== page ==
One section of the website for Maryland House of Delegates candidate Aisha Khan, a Democrat running to represent Baltimore County, describes her as a felony narcotics prosecutor devoted to getting opioids off the streets.

The problem is — she isn’t one.

That biographical information and descriptions of her priorities appear to be lifted word-for-word from the campaign website of state Delegate Dalya Attar, who represents a Baltimore City district adjacent to the one Khan is vying to lead.

Khan’s website not only describes Attar’s background and platform on education, safety, quality of life and the opioid epidemic as her own, it also mistakenly features a promise to advocate for District 41, Attar’s district, not District 44B, the one Khan is running to represent.

The Baltimore Banner thanks its sponsors. Become one.

“Aisha Khan believes it is critical that District 41 has a strong advocate in Annapolis,” Khan’s website states. “She is not afraid to fight for more state funding for our communities, which will give our families more opportunities and choices.”

A voter will find the exact same language on Attar’s website.

In all, nearly 500 words of text featured in the top issues section of Khan’s website mirror Attar’s.

In a text message Friday, Khan said that a “suspicious character” has changed the site.

“Website content was changed without my team knowledge & permission. They are working to resolve the issue,” she wrote. “I think it’s a setup but as of today my team is working to resolve any issues. I have replaced my social media team with new volunteers to avoid any issues.”

The Baltimore Banner thanks its sponsors. Become one.

Khan did not respond to follow-up questions about how the site was changed. The language has been on the site since at least Dec. 24, 2021, according to The Wayback Machine internet archive.

Screen grab from Aisha Khan's campaign website on July 15.
Screen grab from Aisha Khan's campaign website on July 15. (John O'Connor)

Khan’s site was updated Friday afternoon. The duplicated text was gone and the only thing that remained was a new message: “WE WILL BE BACK SHORTLY!”

Reached by phone Thursday while campaigning on the final day of early voting, Attar, 31, said unequivocally that “plagiarism is wrong” but that she wouldn’t comment further until she had a chance to review the similarities between Khan’s campaign website and her own.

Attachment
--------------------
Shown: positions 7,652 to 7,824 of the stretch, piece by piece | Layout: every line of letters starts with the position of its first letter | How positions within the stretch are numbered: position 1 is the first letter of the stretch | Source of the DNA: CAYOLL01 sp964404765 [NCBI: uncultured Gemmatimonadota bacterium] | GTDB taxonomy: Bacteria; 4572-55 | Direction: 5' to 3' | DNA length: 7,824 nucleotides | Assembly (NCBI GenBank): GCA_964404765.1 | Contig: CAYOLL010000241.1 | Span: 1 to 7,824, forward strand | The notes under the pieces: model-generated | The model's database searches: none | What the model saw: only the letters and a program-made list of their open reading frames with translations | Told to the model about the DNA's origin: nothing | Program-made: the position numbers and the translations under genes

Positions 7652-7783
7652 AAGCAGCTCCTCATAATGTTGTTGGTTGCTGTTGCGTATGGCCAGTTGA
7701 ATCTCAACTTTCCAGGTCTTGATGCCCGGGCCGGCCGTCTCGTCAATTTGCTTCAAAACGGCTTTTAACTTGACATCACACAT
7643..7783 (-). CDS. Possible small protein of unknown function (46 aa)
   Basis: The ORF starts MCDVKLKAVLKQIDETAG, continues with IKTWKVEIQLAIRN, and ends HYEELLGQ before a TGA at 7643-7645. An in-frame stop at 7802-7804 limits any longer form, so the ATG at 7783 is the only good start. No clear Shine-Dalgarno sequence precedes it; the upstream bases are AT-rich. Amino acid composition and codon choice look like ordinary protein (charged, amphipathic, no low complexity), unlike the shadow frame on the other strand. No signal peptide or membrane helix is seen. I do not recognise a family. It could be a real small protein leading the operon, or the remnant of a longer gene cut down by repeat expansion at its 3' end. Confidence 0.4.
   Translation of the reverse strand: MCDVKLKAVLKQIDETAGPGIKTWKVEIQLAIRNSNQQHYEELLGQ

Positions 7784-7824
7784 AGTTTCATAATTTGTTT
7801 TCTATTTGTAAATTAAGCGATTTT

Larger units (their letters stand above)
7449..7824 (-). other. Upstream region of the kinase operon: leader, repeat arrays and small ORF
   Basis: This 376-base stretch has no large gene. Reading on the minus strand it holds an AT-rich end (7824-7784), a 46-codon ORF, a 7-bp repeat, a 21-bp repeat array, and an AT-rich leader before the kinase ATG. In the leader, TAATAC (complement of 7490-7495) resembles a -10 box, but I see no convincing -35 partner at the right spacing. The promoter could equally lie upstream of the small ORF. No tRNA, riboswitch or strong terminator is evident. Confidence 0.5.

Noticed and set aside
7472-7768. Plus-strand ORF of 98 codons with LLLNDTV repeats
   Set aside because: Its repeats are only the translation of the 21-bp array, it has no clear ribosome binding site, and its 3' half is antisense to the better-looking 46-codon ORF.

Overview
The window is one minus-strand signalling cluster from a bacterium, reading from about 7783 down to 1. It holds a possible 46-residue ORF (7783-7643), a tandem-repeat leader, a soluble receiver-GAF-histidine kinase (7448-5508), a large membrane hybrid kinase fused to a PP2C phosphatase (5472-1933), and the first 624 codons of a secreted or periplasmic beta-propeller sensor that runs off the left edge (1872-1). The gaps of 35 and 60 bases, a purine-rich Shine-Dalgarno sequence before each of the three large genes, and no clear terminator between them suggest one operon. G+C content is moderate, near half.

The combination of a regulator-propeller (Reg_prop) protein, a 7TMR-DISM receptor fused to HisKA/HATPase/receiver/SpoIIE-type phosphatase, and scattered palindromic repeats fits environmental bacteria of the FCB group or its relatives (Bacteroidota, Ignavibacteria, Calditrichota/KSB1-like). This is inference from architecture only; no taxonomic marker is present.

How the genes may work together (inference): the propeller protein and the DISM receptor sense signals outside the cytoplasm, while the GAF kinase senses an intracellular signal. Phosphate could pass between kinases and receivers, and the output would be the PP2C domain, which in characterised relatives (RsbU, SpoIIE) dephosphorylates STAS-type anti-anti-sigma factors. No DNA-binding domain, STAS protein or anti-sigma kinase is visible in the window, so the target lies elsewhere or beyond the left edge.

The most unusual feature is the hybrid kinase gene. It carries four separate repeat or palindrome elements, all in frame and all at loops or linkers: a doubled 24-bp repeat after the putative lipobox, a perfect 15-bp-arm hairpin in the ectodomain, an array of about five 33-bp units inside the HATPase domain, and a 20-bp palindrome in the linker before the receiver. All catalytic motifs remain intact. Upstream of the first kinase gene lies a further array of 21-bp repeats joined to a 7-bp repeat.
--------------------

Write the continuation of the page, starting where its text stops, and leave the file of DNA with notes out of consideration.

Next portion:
“This was just brought to my attention,” Attar said. “I’m focused on my own election.”

The Baltimore Banner thanks its sponsors. Become one.

Khan, 38, is an owner and operator of child care centers in Catonsville and Woodlawn and a member of the Baltimore County Democratic State Central Committee. A different section of her campaign website features some of those details. She first ran to represent District 44B in 2018 but lost.

Democratic Del. Sheila Ruth, who Republican Gov. Larry Hogan appointed to represent District 44B in 2020 after her predecessor became a state senator, called the apparent plagiarism an example of “carelessness” that speaks to the kind of lawmaker Khan would be if she got elected.

“Whether she did this herself or it’s something someone did for her,” said Ruth, 58, trailing off. “I would never have something posted under my name without reviewing it first.”

Aletheia McCaskill, 51, another one of Khan’s opponents, said she first noticed similarities between Khan’s website and Attar’s in January while researching her competition in next week’s primary. She said she asked two of her friends to alert Khan. “I wanted to give her the opportunity to fix it and make it right.”

But the plagiarized language never changed.

The Baltimore Banner thanks its sponsors. Become one.

“She is running off someone else’s record and trying to take credit,” said McCaskill, who also runs a day care in the district. “It’s just fraudulent.”

Cribbing another candidate’s platform means Khan’s vision for public office isn’t tailored to her own constituents, said Patrick Cusack, 34, who is also running to represent District 44B. Attar’s Baltimore City district may share a border with District 44B, but their needs are distinct. “If you’re copying another representative’s words, you’re not trying to help the people, you’re trying to help yourself,” Cusack added.

Brian Griffiths, who writes analysis and commentary about Maryland politics at the conservative-leaning site The Duckpin, said the website was a first for him.

“I have never heard about anybody trying to pull this off before,” Griffiths said in an email. “Anybody who tries to plagiarize a platform is probably running for office for all the wrong reasons.”

No public polling is available on the state of Khan’s race, but based on the most recent campaign finance reports available, she appears to be a serious contender. She has roughly $19,000 in the bank, second only to Ruth, the incumbent, who has about $25,000 in campaign cash left heading into the final days of the cycle.

The Baltimore Banner thanks its sponsors. Become one.

Maryland’s primary elections are Tuesday. District 44B encompasses parts of Lochearn, Woodlawn, Catonsville and Arbutus, and Democratic voters will nominate two candidates for the House of Delegates. There are no Republican candidates running.

This story has been updated to correct the spelling of Patrick Cusack's name.

Read more:

Jessica Calefati is an education enterprise reporter exploring how Johns Hopkins University is shaping Baltimore’s future.

More From The Banner